Interview with Carsten Coesfeld, CEO, DK Worldwide

“There are many more learnings, but the biggest one probably is that this change is primarily about the mindset—we need a growth mindset. We need to test things quickly and adapt where necessary.”



What have been your biggest learnings from COVID-19?

The shift to an online-first world has hugely affected the publishing industry and DK. In most markets more than 50 percent of books are now sold online, no matter which format. I am convinced that this change is here to stay, as even consumers that have not used the Internet to shop before now know how to do it and appreciate the convenience of it.

What does all of this mean for us at DK? We ran a number of experiments during lockdown. For instance, we increased our investment in the advertisement of our books on Amazon, which helped grow our online sales massively. We became better at integrating keywords into our copy and designing more beautiful product pages—this is something we want to build on. We are also investing in our SEO and Amazon advertising expertise and are building a central team that will manage these activities. Previously, we had too many handovers in the process, which at times made us slow to tap into the opportunities that are available to us.

Carsten in his home office.

Of course, there are a number of things on which to improve. When parents and caregivers were homeschooling during lockdown, our workbooks were in high demand and we ran out of stock very quickly. We need to rely less on retailer ordering patterns and base more of our forecasting on real-time consumer data. The current situation was something hugely unprecedented, and no forecasting tool could have predicted that, but this is still something we want to build on.

There are many more learnings, but the biggest one probably is that this change is primarily about the mindset—we need a growth mindset. We need to test things quickly and adapt where necessary. On balance, the shift to an online-first world is a massive opportunity for DK to reach more readers with our beautiful books.

What has inspired you during this time?

Our colleagues in DK—the DK community, as we call it—really stood together. During the first week of lockdown in March, we started global live streams and used a number of other formats to bring colleagues together. COVID-19 has brought us closer; while we have all been working remotely we have explored new ways to connect.

In July, we conducted a two-day virtual strategy offsite with twenty DK colleagues on Zoom. I would have never imagined that we would have had such open and honest conversations virtually. During these few days, we reflected on our learnings from the lockdown and developed our future ambition—to make more people curious and work together to reinvent DK in this new environment.

What are some challenges you, personally as CEO, and your local territory have been facing?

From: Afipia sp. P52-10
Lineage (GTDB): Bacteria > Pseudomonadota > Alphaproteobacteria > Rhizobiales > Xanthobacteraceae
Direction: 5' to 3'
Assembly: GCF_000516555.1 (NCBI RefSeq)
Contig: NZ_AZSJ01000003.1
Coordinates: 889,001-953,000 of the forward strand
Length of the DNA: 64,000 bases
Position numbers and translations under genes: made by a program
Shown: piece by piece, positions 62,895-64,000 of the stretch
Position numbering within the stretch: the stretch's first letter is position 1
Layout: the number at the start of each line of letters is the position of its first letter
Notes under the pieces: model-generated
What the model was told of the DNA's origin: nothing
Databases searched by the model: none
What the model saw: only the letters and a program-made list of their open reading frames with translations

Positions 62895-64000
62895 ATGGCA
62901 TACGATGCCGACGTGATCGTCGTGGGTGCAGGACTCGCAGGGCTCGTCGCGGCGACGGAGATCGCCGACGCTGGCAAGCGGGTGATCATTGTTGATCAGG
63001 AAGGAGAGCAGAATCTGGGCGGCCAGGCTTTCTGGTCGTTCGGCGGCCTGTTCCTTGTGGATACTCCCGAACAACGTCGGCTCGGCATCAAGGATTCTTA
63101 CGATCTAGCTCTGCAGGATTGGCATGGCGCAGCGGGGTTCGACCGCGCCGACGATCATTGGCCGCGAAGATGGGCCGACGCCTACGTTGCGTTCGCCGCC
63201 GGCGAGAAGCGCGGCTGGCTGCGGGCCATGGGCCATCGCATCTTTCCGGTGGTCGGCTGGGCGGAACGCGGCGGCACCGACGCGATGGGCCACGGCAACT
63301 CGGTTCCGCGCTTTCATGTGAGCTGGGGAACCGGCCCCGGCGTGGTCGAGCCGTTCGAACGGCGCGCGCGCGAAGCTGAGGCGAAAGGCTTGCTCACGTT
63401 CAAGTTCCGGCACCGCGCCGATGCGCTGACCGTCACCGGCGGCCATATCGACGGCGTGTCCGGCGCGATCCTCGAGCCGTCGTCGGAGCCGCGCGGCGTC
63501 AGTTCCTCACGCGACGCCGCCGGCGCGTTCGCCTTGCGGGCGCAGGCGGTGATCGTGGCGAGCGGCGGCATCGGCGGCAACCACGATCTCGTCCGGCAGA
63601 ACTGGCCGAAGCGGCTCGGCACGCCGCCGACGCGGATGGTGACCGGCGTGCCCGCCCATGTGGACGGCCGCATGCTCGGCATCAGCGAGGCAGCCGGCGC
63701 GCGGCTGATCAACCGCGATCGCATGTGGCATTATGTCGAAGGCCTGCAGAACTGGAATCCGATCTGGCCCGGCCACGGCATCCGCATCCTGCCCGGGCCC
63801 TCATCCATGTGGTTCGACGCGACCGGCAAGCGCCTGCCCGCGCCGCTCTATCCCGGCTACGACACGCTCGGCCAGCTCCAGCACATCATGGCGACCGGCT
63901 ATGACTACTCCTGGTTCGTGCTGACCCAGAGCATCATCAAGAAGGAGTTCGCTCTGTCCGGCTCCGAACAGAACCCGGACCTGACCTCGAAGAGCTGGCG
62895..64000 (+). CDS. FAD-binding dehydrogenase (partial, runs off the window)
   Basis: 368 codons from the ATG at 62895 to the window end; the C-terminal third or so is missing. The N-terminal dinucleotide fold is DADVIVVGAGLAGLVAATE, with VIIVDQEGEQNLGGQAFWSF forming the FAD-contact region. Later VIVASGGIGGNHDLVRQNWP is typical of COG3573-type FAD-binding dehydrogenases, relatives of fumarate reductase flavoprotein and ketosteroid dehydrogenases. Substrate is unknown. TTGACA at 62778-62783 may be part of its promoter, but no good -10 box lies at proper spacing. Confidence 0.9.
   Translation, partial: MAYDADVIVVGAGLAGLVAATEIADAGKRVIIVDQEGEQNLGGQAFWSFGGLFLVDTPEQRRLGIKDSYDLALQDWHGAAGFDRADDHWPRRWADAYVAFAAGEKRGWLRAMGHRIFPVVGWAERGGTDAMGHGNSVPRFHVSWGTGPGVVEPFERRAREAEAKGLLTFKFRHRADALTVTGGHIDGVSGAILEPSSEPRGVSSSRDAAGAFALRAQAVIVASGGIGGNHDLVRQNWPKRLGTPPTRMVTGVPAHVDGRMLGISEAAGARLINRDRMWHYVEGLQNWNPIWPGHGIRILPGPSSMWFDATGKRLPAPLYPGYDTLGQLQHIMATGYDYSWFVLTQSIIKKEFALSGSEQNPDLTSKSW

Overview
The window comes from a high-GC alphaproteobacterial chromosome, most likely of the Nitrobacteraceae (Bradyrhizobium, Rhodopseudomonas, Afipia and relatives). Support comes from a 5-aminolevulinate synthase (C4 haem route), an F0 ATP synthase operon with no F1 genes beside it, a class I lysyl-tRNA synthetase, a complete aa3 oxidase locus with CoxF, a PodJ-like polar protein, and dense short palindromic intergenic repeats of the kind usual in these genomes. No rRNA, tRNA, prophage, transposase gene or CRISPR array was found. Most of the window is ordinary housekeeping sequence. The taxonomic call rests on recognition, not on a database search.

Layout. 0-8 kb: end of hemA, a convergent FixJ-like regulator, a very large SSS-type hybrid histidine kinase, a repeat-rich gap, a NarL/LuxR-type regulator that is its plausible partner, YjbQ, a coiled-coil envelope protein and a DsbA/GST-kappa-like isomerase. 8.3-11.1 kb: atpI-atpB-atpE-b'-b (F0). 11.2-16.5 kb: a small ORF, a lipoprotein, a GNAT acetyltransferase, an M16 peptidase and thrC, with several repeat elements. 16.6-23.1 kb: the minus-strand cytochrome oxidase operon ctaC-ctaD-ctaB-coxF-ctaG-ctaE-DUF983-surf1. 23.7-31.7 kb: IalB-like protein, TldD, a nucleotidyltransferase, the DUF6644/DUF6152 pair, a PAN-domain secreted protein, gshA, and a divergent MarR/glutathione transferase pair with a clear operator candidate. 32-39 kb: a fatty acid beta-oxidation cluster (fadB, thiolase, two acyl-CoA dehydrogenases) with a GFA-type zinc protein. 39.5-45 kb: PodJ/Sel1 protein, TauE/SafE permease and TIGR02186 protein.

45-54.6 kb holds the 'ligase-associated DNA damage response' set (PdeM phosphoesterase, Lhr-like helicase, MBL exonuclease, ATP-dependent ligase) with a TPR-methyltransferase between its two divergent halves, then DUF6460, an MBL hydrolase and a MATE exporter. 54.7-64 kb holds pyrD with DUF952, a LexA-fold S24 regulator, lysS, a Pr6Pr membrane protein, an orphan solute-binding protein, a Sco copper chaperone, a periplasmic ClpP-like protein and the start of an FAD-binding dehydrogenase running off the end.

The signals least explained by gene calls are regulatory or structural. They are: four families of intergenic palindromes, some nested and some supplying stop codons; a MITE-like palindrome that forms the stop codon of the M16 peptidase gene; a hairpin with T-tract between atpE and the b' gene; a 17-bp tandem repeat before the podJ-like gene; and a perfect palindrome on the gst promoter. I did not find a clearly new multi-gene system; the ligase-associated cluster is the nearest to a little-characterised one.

After just ten days starting as CEO, based in the UK head office, colleagues began working from home, and so I moved back to Germany to work remotely. At that time I did not even have the keys to my new London apartment. It wasn’t the induction I expected, and I never dreamt that I could have built such strong relationships over these last six months while we all work from home.

Every country around the world, and each of our DK offices, has been affected differently and at different times. The nature of our global operations at DK, however, means we are flexible in our approach and are able to give each territory the specific support it needs.

As a global business, our teams have long connected virtually, and so we were well prepared in this aspect of remote working, but supporting individual technology needs wasn’t something we were ready for. Our technology teams around the world had to ship more than 500 Macs and computers to colleagues’ homes; they really did a great job. We successfully changed our ways of working, and moved the creation of 100 new titles to online within the DK Cloud. This transition allowed us to maintain productivity and collaboration across teams. We have also successfully experimented with new technology—for example, DK colleagues are now using Google Jamboard, a digital whiteboard app that has allowed us to brainstorm and be creative since we can’t meet in person.

Do you have any advice for our global colleagues?

None of us has seen a crisis of this kind and scale. To get through it as a company, it is so important to create a safe space for open and honest conversations. The ability to freely discuss what is important for the company will generate the best outcomes and also empower everyone in the business to do their very best work.

One other observation we have made during these difficult times is that a crisis can help you to really focus on the things that make a difference and show you the opportunities in your business. For DK, in addition to the online sales channel, this would be our educational content, for instance. As a truly global publisher, I am convinced that we have much more potential to reach more readers, particularly in the U.S.

Posted: October 6, 2020